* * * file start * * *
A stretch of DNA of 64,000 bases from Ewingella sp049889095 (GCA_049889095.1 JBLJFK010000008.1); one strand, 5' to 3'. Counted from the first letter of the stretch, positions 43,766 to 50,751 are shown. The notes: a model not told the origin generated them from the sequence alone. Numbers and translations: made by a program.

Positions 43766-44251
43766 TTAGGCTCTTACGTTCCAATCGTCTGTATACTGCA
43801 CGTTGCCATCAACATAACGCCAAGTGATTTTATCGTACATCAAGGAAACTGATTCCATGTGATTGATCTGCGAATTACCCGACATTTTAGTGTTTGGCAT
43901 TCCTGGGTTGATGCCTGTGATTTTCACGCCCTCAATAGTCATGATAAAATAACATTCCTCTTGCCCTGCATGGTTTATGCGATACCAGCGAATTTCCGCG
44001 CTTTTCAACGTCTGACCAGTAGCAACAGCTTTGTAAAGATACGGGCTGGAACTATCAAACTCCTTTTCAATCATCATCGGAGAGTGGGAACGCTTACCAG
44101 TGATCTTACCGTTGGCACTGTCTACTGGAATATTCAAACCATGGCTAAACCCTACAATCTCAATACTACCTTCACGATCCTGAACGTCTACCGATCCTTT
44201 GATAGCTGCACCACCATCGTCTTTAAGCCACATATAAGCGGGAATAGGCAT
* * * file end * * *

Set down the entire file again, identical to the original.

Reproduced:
A stretch of DNA of 64,000 bases from Ewingella sp049889095 (GCA_049889095.1 JBLJFK010000008.1); one strand, 5' to 3'. Counted from the first letter of the stretch, positions 43,766 to 50,751 are shown. The notes: a model not told the origin generated them from the sequence alone. Numbers and translations: made by a program.

Positions 43766-44251
43766 TTAGGCTCTTACGTTCCAATCGTCTGTATACTGCA
43801 CGTTGCCATCAACATAACGCCAAGTGATTTTATCGTACATCAAGGAAACTGATTCCATGTGATTGATCTGCGAATTACCCGACATTTTAGTGTTTGGCAT
43901 TCCTGGGTTGATGCCTGTGATTTTCACGCCCTCAATAGTCATGATAAAATAACATTCCTCTTGCCCTGCATGGTTTATGCGATACCAGCGAATTTCCGCG
44001 CTTTTCAACGTCTGACCAGTAGCAACAGCTTTGTAAAGATACGGGCTGGAACTATCAAACTCCTTTTCAATCATCATCGGAGAGTGGGAACGCTTACCAG
44101 TGATCTTACCGTTGGCACTGTCTACTGGAATATTCAAACCATGGCTAAACCCTACAATCTCAATACTACCTTCACGATCCTGAACGTCTACCGATCCTTT
44201 GATAGCTGCACCACCATCGTCTTTAAGCCACATATAAGCGGGAATAGGCAT